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Why Bonfire night can be dangerous for the planet

As you probably already know, Bonfire night is a UK tradition which takes place on the 5th of November every year to celebrate the foiled Gunpowder plot. You can read more about this unsuccessful plot here, but briefly, it was the failed assassination of King James I where explosives were placed underneath the Parliament building in 1605 by Guy Fawkes and his followers.


The celebrations typically include the use of fireworks and large bonfires; essentially being an ironic symbol for a failed explosion. Unfortunately, however, experts are now claiming that Bonfire night can have a detrimental effect on the environment. This is due to the materials being burnt and the chemicals and plastics in fireworks create masses of air pollution which can harm humans, animal, and ultimately the planet.


In fact, the Department for Environment, Food and Rural Affairs (Defra) claim that the celebrations have a worse effect on UK air quality than all of the country’s waste incinerator’s emissions for an entire year.



Burning waste illegally

Bonfires are a typical way to celebrate the event and they can be great fun and really enjoyable for everyone. However, there has been a worrying trend where people and even some businesses take advantage of the large bonfires by using it as an opportunity to burn unwanted waste. They do this to save on waste transfer and disposal costs. But this can be incredibly dangerous and certainly bad for the environment.


This is because the material used to burn can be entirely inappropriate for burning and cause some serious pollutants into the atmosphere. A representative for the Environment Agency suggests that “burning certain types of material can cause pollution and damage people’s health. [and that] We want people to enjoy themselves but the uncontrolled and excessive burning of the wrong waste can cause pollution and harm health”.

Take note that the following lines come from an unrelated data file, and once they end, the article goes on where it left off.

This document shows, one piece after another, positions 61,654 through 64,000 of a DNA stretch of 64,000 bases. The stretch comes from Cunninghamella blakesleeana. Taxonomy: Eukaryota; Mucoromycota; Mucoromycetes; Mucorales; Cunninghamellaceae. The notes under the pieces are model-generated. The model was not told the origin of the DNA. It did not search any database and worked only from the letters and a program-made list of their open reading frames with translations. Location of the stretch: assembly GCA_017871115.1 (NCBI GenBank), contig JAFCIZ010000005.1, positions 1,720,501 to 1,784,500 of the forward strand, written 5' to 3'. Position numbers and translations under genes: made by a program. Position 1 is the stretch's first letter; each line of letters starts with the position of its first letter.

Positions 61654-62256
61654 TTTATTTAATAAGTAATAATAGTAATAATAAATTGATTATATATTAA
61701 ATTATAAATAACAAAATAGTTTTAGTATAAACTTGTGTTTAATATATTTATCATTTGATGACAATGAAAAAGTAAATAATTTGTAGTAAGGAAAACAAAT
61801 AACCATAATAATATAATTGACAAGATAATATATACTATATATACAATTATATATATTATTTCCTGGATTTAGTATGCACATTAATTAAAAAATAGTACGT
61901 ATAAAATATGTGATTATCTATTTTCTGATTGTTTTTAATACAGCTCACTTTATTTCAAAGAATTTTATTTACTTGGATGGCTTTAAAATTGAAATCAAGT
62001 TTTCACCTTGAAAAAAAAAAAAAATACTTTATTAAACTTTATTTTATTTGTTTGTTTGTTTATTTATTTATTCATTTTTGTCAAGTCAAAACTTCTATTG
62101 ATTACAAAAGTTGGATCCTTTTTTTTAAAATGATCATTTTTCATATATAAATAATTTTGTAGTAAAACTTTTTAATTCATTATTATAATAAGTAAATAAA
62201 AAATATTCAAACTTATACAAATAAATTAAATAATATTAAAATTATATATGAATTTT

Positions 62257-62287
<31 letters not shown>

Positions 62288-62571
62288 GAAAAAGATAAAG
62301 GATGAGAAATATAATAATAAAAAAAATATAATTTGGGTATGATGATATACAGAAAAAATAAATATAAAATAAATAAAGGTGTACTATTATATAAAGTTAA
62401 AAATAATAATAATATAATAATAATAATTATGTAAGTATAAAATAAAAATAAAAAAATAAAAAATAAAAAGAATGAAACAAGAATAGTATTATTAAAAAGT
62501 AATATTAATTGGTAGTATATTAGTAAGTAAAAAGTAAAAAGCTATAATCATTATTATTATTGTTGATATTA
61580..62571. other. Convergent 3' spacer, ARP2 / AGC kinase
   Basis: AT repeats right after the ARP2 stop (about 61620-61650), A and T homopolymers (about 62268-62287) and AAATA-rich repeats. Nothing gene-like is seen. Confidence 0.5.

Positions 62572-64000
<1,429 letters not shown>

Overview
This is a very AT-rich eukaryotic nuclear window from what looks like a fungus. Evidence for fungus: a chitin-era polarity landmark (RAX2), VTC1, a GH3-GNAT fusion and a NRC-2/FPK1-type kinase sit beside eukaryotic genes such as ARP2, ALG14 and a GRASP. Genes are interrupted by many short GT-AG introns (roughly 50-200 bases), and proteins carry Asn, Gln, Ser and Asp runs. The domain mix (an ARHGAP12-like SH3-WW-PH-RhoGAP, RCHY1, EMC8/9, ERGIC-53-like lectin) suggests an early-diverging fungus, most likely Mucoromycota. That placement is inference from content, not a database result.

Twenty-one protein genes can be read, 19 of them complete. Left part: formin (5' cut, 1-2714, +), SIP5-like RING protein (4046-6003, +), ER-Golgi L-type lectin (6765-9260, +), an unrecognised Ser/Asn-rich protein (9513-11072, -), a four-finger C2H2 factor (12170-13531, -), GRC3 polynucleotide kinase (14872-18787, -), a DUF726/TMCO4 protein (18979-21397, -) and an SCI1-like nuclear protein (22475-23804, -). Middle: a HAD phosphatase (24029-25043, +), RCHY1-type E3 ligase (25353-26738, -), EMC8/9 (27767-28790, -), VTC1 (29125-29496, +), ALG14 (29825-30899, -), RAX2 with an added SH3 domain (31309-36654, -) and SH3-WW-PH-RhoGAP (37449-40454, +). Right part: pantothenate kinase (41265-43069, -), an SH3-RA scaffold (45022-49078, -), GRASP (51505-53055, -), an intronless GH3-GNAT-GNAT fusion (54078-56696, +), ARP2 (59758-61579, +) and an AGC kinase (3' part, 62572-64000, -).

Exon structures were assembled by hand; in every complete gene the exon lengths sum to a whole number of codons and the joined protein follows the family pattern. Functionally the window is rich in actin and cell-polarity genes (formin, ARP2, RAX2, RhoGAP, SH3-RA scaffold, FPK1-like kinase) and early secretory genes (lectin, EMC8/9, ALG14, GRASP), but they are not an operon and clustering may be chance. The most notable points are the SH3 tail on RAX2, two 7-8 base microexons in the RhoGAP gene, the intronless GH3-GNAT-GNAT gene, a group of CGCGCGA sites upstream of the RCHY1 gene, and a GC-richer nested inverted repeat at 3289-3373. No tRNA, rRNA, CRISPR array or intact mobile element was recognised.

Fires should never include plastics, rubber, glass, or metal and people can face fines of up to £50,000 if they illegally dispose of their waste in this way. So individuals and businesses which were planning on using their waste to make a bonfire this week should be careful and should read the Environment Agency advice on GOV.UK which you can find here.



What you can do to have a more eco-friendly Bonfire night

There are a few ways you can reduce your negative impact on the environment this Bonfire night…


One way, if you’re building a fire, is to ensure that there are no animals in hiding in between the logs and that you all the material use is safe to burn and definitely not commercial or household waste. This will mean that your fire does not pollute any toxic fumes or directly harm any animals.


Another way is to use eco-friendly fireworks. These ones tend to use more nitrogen and so burn cleaner fuel. Unfortunately, these aren’t quite mainstream yet, and so you may need to find specialist stores or source them online. If you do, you’ll increase the demand and so hopefully next year they will be more popular and more widely available.


A final way people celebrate which we haven’t yet discussed is to use ‘Sky Lanterns’. These lanterns (pictured below) use the heat from the flame lit within them to soar off into the sky similar to a hot air balloon. But, whilst they do make for a pleasant viewing experience, they are essentially floating litter and have been known to kill animals who get stuck in them and they have even been known to set fire to dry woodland areas.

sky lantern waste
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